20 April 2016

Faster than a DC Bullet: Prose Fiction #10: Project Crisis!, Part LII: Countdown [novelization]

I keep trying to catch up on audio drama reviews and not entirely succeeding, but here's a review of The Avengers: The Lost Episodes, Volume 5 at Unreality SF. Meanwhile, I'm switching gears away from Final Crisis, but on the way I'm stopping to read another prose tie-in:

Trade paperback, 321 pages
Published 2009

Borrowed from the library
Read September 2015
Countdown by Greg Cox

Cox's novelization of 52 was not as good as the comic series on which it was based, but his novelization of Countdown is better. Mostly, this is down to the quality of their respective source materials: 52 was a good comic, and one of the things that made it good was its huge span, in terms of both time and characters, which was hard to pare down for a 300-page novel in a way that kept the story effective. One of the many things that made Countdown to Final Crisis bad was its aimlessness, its repetitiveness, its plot-lines that went nowhere, or issues that served only to repeat the content of previous issues. Judicious cutting could only make it better, not worse.

So, tons of the original comic is gone here, to good effect. First off, two whole plot-lines are just removed: there's no Karate Kid and Una search for a cure to the OMAC virus, and there's no Pied Piper and Trickster on the run for the murder of the Bart Allen Flash. These were probably the worst of the various threads of Countdown, so no loss there. This leaves four primary plot-lines: Holly Robinson and Harley Quinn among the Amazons, Mary Marvel trying to tame the power of Black Adam, Donna Troy and Jason Todd searching for Ray Palmer, and Jimmy Olsen investigating the death of the New Gods. These plot-lines still aren't great, but they are better, because Cox deletes a lot of terribleness. There's no tie-ins to wider DC universe events, like Amazons Attack! or the death of Bart Allen. Donna and Jason only visit a couple parallel Earths, and never encounter Monarch. There are no cutaways to the incoherent meetings of the Monitors. Jimmy Olsen doesn't learn ten times over that his powers only activate in situations of danger. OMAC doesn't eat Apokolips. Earth-51 isn't destroyed even once, much less twice.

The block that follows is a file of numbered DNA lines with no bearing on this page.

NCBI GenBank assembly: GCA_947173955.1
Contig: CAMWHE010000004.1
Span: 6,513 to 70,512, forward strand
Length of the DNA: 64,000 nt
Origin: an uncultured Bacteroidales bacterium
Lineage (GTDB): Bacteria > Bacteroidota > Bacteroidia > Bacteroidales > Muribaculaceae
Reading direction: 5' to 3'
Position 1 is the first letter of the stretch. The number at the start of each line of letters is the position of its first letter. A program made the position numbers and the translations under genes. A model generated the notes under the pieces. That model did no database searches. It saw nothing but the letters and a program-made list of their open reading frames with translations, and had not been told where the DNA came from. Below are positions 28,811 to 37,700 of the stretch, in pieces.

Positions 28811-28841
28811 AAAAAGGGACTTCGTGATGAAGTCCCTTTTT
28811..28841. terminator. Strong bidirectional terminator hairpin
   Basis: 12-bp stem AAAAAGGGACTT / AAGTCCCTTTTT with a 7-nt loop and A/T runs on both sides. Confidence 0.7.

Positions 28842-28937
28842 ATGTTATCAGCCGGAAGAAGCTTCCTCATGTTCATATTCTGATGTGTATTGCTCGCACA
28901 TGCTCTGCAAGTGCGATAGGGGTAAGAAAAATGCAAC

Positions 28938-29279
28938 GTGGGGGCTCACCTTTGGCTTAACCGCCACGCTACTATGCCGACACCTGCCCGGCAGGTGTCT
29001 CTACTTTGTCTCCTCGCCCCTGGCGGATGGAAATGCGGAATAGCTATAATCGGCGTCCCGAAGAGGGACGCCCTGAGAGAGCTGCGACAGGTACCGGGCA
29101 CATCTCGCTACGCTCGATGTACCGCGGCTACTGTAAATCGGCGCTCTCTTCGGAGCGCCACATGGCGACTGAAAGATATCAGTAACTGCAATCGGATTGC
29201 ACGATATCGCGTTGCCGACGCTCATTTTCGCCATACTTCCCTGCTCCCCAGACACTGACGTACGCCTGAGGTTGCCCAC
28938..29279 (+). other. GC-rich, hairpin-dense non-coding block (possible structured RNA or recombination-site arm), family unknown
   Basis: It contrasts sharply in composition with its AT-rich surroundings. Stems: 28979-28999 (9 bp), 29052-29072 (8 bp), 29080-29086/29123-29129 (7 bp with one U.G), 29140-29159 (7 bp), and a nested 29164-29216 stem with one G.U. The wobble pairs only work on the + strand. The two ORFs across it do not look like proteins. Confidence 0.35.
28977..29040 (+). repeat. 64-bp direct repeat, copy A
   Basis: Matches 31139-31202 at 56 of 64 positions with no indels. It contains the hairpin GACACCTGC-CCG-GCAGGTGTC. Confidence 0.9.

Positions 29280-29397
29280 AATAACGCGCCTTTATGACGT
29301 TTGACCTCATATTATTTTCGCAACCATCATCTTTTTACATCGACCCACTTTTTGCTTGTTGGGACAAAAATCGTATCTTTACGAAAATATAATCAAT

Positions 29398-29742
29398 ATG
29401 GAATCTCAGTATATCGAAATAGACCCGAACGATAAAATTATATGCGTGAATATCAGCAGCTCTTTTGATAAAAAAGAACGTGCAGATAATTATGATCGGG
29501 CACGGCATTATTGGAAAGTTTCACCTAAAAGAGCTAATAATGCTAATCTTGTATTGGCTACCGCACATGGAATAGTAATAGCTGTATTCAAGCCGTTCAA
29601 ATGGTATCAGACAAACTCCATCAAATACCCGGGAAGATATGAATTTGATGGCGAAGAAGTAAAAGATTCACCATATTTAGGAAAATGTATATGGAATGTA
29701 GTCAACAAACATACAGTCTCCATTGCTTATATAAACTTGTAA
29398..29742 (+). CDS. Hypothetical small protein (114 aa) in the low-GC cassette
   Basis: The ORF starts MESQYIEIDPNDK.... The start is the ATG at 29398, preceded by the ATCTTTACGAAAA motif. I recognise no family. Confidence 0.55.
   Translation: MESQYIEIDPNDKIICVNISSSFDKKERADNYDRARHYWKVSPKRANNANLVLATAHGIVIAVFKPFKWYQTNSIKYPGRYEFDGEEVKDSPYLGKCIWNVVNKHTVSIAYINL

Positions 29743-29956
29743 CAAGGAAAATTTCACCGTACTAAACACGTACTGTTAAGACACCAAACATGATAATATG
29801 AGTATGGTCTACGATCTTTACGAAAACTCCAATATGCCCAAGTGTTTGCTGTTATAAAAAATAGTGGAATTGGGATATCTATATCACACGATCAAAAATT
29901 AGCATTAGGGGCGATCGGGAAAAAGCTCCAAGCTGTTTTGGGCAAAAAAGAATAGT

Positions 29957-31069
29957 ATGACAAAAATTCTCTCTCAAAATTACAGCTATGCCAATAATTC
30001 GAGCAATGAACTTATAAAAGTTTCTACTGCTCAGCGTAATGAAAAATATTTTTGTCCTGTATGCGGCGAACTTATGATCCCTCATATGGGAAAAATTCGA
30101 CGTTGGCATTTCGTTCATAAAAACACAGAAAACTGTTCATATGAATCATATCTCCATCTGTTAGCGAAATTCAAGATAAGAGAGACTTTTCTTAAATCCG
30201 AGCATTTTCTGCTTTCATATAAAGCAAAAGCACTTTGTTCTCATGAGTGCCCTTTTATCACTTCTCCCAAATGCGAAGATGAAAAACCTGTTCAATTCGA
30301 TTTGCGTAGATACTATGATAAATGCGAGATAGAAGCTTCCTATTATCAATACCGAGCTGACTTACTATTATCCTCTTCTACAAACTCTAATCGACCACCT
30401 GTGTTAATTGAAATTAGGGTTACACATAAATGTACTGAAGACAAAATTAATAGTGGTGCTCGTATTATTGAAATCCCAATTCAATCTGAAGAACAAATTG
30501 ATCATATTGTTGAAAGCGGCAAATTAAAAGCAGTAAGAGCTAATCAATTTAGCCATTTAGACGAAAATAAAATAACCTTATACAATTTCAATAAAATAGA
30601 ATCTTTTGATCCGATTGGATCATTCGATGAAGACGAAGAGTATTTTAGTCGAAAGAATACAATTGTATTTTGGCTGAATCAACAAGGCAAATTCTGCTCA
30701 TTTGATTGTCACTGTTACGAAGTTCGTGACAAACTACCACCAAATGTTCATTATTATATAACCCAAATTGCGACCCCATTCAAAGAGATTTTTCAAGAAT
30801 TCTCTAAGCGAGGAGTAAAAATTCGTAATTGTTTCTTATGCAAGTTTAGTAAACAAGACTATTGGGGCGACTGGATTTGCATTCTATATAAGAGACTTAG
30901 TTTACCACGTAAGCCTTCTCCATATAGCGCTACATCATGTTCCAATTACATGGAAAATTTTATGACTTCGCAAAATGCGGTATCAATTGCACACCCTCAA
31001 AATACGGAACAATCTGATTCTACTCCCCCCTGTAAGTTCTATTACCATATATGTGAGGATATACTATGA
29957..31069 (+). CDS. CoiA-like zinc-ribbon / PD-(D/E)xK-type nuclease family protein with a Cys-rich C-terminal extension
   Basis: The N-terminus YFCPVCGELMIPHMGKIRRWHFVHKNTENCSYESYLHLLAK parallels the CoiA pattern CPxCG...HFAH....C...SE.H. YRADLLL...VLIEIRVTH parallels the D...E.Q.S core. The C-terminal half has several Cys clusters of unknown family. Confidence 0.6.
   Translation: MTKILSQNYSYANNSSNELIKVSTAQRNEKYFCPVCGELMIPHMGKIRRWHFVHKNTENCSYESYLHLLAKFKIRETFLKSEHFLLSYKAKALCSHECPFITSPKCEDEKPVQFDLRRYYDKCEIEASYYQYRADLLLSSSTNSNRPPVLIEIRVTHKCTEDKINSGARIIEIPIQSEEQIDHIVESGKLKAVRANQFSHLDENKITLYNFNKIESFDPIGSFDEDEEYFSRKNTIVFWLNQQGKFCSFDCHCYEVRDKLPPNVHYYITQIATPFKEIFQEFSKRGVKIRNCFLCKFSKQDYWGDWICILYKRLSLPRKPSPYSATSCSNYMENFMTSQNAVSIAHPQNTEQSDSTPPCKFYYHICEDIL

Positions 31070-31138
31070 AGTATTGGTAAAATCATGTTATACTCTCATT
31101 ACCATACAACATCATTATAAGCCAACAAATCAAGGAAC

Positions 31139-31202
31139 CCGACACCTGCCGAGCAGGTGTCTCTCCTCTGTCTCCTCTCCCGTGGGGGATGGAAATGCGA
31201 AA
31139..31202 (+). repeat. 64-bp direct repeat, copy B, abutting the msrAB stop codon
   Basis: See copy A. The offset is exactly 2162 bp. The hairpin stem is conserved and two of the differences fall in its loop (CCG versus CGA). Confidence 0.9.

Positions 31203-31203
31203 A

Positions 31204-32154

Cox manages to give everything some focus: instead of being hunted by Donna and Jason because of something something morticoccus virus, Ray is seemingly recruited because he's needed to save Jimmy in the final battle against Darkseid. The whole book becomes about driving to that moment, to stop Darkseid from acquiring all the powers of the Gods and controlling the imminent Fifth World. (I'll be curious to see if Cox's novelization of Final Crisis makes any explicit links to the events of Countdown.)

If this all seems like damning with faint praise, well, it is. There's still no substance here. Mary Marvel still behaves stupidly for no apparent reason. Jimmy Olsen's romance with Forager is still pointless. Jason and Donna still stand around for most of the book. I did kind of like the Holly/Harley plot, but it's not much to write home about, either. How have they changed as people? Have we even learned anything about them? These aren't characters, they're ciphers being pushed around by a pointless plot.

It does read quickly, though.

Proposed Countdown novelization drinking game: drink every time a main character meets someone and thinks to themselves, 'I thought [x] was dead, but I guess I heard wrong/I saw wrong/they got better.'

Next Week: I return to the early days of Batman in Project Gotham!

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